Way back before the holidays I shared with you guys that my man Ryan had lost his job. Shortly after that bomb dropped, I got word that my hours were being reduced at MY job. It was a sobering position to find ourselves in.
No word on the job front yet (anyone looking for a smart and savvy computer software engineer in Seattle who is interested in design and user interface?) but we are still kicking. We had just signed a new lease and spent money on our move (truck, furnishings, etc). Since then we've made quite a few adjustments to stay afloat. Since I know many of you may be in a similar situation, I thought I'd share some of our tricks.
1. Giving within our means. Since our news came right before the holidays, we knew we had to trim back and not go hog-wild on Christmas gifts and decorations. Therefore, our tree was decorated with mostly family ornaments. We made our gifts (Ryan made fudge and peppermint bark and I embroidered dishtowels). We only gave family gifts. We set a small gift budget for stocking stuffers for each other - our other gift was adopting Thisbe the following month. The holidays were just as special and crazy gifts weren't necessary.
2. Creating a budget. It's not rocket science. Read any financial advice blog or article and they'll all swear that a budget will help curb your expenditures. We use an Excel document in Google Documents to track what each paycheck is covering. It's also helpful to get the big picture, especially when factoring in those occasional costs like dental appointments or car maintenance.
3. Trim, trim, trim. As soon as we got all our recurring costs on a spreadsheet along with an estimated "misc" section, it was easy to see that some things needed to go. We already didn't have costs like cable tv (we have an antenna), gym fees (not that we couldn't use it), or crazy car payments. But Ryan had some video game and book subscriptions that could be cancelled. And I had some shopping habits to be curbed. We also set a goal of $200 for food for the month, which meant little to no eating out (once a large portion of our expenses). Everyone's spending habits are different, but most people have some flexibility in trimming extras.
4. Grocery shop. One of the benefits of Ryan being home all day is that he has lots of time to plan our meals and cook for us, so unless we want sushi or pizza we're pretty much set (we haven't tackled pizza yet, but I'm sure he could do that too). Though we've only ever dabbled in coupon-cutting before, we now check the periodical ads and look for the best deals on our usual buys and for any special treats that we might plan our meals around. We also look for deals on anything we could freeze (such as ground beef) and have later. We try hard to plan meals so that we're using up all our produce or foodstuffs that might otherwise go bad and waste money. We used some of our Christmas money on a trip to Costco to stock up on canned corn and diced tomatoes, cereal, chai tea (my special treat), and frozen chicken. Those staples stretch our monthly food budget even further.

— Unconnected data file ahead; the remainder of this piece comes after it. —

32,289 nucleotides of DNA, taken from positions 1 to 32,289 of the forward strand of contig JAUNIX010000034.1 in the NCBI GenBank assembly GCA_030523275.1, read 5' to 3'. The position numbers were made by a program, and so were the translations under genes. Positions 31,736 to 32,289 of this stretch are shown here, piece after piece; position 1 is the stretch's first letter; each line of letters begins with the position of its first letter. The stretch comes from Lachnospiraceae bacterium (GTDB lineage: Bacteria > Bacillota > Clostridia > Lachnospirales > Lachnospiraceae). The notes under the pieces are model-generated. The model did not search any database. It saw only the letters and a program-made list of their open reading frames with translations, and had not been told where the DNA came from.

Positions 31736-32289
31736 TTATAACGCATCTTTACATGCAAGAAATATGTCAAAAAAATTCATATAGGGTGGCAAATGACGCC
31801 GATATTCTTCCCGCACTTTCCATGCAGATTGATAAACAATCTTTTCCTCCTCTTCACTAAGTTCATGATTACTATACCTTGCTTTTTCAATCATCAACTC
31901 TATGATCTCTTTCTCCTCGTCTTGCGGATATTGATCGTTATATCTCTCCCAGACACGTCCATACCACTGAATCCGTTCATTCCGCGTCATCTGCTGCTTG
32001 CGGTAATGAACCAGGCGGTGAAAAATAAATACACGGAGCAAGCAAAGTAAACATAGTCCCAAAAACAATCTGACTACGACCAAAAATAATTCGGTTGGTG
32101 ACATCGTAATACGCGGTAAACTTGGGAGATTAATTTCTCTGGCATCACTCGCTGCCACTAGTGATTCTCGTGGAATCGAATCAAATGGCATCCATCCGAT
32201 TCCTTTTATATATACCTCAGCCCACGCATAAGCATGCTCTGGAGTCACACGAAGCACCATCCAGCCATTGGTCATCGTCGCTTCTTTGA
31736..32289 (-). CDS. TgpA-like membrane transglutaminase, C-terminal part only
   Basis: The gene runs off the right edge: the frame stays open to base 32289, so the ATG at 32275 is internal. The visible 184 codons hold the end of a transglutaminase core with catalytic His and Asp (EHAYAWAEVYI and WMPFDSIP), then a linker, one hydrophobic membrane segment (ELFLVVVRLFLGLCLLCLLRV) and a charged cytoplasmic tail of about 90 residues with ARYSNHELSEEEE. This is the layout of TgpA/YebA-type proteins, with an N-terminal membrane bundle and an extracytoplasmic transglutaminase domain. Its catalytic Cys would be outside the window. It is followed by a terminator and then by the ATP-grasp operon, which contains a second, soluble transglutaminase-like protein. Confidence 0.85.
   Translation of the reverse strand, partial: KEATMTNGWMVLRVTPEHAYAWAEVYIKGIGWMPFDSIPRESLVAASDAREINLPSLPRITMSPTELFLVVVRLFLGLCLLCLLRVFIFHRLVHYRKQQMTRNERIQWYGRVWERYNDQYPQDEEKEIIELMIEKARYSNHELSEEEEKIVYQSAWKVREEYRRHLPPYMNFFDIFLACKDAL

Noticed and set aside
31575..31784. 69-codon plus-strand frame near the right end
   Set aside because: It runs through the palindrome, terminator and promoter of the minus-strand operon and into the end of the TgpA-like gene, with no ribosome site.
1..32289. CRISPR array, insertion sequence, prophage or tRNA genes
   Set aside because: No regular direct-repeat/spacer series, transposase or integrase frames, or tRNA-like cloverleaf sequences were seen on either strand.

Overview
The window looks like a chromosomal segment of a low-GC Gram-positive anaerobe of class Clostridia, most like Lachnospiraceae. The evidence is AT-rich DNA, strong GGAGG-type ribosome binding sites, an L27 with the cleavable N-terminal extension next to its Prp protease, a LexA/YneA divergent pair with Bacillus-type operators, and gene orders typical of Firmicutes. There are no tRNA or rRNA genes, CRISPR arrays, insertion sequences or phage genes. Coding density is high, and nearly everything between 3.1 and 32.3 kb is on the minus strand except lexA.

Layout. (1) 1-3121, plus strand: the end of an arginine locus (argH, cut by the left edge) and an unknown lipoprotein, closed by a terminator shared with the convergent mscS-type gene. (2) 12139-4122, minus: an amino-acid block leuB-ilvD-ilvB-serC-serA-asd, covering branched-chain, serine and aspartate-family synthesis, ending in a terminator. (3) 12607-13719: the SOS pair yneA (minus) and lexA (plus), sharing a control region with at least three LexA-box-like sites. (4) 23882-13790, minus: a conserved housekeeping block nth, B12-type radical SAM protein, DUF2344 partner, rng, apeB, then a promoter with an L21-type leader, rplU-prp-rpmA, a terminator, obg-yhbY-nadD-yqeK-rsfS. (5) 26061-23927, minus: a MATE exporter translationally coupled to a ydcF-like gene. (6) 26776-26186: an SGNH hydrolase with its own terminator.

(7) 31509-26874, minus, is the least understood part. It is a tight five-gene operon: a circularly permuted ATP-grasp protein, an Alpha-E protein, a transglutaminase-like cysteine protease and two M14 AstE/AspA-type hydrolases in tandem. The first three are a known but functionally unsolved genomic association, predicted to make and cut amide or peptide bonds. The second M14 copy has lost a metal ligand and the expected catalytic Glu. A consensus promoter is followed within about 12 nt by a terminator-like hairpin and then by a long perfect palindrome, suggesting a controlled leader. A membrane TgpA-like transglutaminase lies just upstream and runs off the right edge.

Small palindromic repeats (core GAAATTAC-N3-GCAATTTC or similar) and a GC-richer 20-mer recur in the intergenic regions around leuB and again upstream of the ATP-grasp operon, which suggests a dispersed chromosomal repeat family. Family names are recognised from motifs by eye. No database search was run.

5. Coupons. Like I mentioned, we're not crazy coupon cutters. I don't have time, and Ryan isn't that fussy. But we do have an Entertainment book that I bought in the fall, and instead of "oops, forgot the book at home" we have pulled out the coupons that we definitely want to use (the zoo, Safeway) and know that is our first resource when planning a date. Most of them are buy-one-get-one-free coupons, which is great if a bunch of friends are going to a movie and we don't want to be party poopers. We chose our anniversary dinner date out of the Entertainment book. I bought the book from a co-worker whose daughter was selling them for a school fundraiser. And it allows us to still splurge on a date once in a while without breaking the bank.
6. Bring the media home. One of the budget items that avoided the chopping block was our Netflix account. We did, however, commit to really using it and watching many movies to get as much from our money as possible. We also stream tv shows on Ryan's xBox through Netflix, which helps make up for not having cable. For all the movies we see, we save a bundle not seeing them in theaters. We're also big library users. Ryan loves to get cds from the library, and I usually bring home a stack of design books. Libraries have changed a ton since we were kids - the online resources are outstanding. Many even have passes you can check out for local museums or attractions FOR FREE. You're already paying taxes for library service, why not make the most of it? (Disclaimer: I work at a library, so I'm all kinds of geeky for the cool resources you can find).
These are just some of the ways we've been able to save major dough each month without feeling the pinch TOO much. I'm sure you guys have a lot of great ideas too. And speaking of the whole economy business, how are you doing? Do you feel like the worst is over? How have you been staying afloat in the time being?